A recent study finds that bestselling cookbooks offer readers little useful advice about reducing food-safety risks, and that much of the advice they do provide is inaccurate and not based on sound science.
"Cookbooks aren't widely viewed as a primary source of food-safety information, but cookbook sales are strong and they're intended to be instructional," says Ben Chapman, senior author of a paper on the work and an associate professor of agricultural and human sciences at North Carolina State University.
"Cookbooks tell people how to cook, so we wanted to see if cookbooks were providing any food-safety information related to cooking meat, poultry, seafood or eggs, and whether they were telling people to cook in a way that could affect the risk of contracting foodborne illness," Chapman says.
To that end, the researchers evaluated a total 1,497 recipes from 29 cookbooks that appeared on the New York Times best sellers list for food and diet books. All of the recipes included handling raw animal ingredients: meat, poultry, seafood or eggs.
Specifically, the researchers looked at three things:
- Does the recipe tell readers to cook the dish to a specific internal temperature?
- If it does include a temperature, is that temperature one that has been shown to be "safe"? For example, cooking chicken to 165°F.
- Does the recipe perpetuate food-safety myths - such as saying to cook poultry until the juices "run clear" - that have been proven unreliable as ways of determining if the dish has reached a safe temperature?
The researchers found that only 123 recipes - 8 percent of those reviewed - mentioned cooking the dish to a specific temperature. And not all of the temperatures listed were high enough to reduce the risk of foodborne illness.
"In other words, very few recipes provided relevant food-safety information, and 34 of those 123 recipes gave readers information that wasn't safe," Chapman says. "Put another way, only 89 out of 1,497 recipes gave readers reliable information that they could use to reduce their risk of foodborne illness."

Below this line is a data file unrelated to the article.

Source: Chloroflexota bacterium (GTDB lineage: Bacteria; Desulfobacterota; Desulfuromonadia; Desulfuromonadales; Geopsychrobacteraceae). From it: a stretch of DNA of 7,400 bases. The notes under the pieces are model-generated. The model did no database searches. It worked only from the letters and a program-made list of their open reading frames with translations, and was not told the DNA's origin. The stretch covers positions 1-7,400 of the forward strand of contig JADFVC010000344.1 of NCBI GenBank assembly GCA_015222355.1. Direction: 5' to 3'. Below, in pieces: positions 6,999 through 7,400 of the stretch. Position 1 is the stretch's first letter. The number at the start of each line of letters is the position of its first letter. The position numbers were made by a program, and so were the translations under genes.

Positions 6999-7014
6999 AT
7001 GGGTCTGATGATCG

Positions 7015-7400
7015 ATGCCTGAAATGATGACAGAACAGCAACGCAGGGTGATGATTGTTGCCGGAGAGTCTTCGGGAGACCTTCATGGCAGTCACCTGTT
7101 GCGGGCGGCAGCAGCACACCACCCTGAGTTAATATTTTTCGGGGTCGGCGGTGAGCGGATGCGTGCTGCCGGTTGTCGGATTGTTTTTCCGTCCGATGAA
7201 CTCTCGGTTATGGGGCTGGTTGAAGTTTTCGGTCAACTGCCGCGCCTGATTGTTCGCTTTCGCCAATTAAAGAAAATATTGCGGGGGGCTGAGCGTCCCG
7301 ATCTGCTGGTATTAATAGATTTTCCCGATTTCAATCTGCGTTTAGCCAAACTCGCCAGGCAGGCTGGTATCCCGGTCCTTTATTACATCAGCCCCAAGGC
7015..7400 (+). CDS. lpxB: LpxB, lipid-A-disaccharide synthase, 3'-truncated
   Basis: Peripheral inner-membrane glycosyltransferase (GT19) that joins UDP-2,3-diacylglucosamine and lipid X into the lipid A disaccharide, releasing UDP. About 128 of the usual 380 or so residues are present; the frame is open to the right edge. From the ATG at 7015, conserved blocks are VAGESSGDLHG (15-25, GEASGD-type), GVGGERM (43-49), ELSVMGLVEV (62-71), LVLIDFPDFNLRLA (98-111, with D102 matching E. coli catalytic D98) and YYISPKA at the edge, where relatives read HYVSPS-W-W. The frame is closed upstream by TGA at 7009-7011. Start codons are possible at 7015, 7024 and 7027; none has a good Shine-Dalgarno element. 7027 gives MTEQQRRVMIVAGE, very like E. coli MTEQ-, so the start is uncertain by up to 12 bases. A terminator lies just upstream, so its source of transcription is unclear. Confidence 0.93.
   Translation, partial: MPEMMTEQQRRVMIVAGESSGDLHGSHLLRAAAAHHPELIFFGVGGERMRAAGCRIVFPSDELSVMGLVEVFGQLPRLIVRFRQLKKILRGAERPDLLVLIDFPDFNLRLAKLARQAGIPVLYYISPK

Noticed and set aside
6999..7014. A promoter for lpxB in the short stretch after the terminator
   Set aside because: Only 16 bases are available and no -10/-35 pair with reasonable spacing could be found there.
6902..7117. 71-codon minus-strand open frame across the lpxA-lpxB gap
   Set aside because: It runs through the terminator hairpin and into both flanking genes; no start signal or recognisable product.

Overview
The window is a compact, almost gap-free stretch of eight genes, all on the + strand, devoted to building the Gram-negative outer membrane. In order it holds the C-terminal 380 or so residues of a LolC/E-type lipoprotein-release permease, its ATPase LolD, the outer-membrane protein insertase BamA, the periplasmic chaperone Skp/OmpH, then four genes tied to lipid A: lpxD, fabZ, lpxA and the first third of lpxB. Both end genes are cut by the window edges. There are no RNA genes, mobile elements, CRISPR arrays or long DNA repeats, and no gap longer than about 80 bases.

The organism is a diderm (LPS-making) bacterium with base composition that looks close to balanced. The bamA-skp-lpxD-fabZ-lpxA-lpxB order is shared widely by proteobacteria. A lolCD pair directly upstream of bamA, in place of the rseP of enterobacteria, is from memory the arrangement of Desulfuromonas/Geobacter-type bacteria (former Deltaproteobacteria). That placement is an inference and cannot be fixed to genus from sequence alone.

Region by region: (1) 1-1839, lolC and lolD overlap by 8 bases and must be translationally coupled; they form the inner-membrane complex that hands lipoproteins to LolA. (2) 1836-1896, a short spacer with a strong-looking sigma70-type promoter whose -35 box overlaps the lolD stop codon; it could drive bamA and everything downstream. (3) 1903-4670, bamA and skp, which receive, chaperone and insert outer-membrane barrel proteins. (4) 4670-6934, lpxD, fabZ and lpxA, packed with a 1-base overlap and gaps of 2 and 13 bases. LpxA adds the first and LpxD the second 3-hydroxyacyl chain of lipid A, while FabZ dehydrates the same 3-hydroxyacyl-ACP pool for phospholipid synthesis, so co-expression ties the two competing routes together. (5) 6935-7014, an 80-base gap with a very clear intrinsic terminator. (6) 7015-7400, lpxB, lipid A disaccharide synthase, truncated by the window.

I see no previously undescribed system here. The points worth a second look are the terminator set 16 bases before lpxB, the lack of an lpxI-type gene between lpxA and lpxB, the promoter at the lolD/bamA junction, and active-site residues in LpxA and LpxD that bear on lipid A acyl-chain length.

In addition, 99.7 percent of recipes gave readers "subjective indicators" to determine when a dish was done cooking. And none of those indicators were reliable ways to tell if a dish was cooked to a safe temperature.
"The most common indicator was cooking time, which appeared in 44 percent of the recipes," says Katrina Levine, lead author of the paper and an extension associate in NC State's Department of Agricultural and Human Sciences. "And cooking time is particularly unreliable, because so many factors can affect how long it takes to cook something: the size of the dish being cooked, how cold it was before going into the oven, differences in cooking equipment, and so on."
Other common indicators used in the cookbooks included references to the color or texture of the meat, as well as vague language such as "cook until done."
"This is important because cooking meat, poultry, seafood and eggs to a safe internal temperature kills off pathogens that cause foodborne illness," Levine says. "These temperatures were established based on extensive research, targeting the most likely pathogens found in each food."
A list of safe cooking temperatures can be found at https://www.foodsafety.gov/keep/charts/mintemp.html.
"Ideally, cookbooks can help us make food tasty and reduce our risk of getting sick, so we'd like to see recipes include good endpoint cooking temperatures," Chapman says. "A similar study was done 25 years ago and found similar results - so nothing has changed in the past quarter century. But by talking about these new results, we're hoping to encourage that change."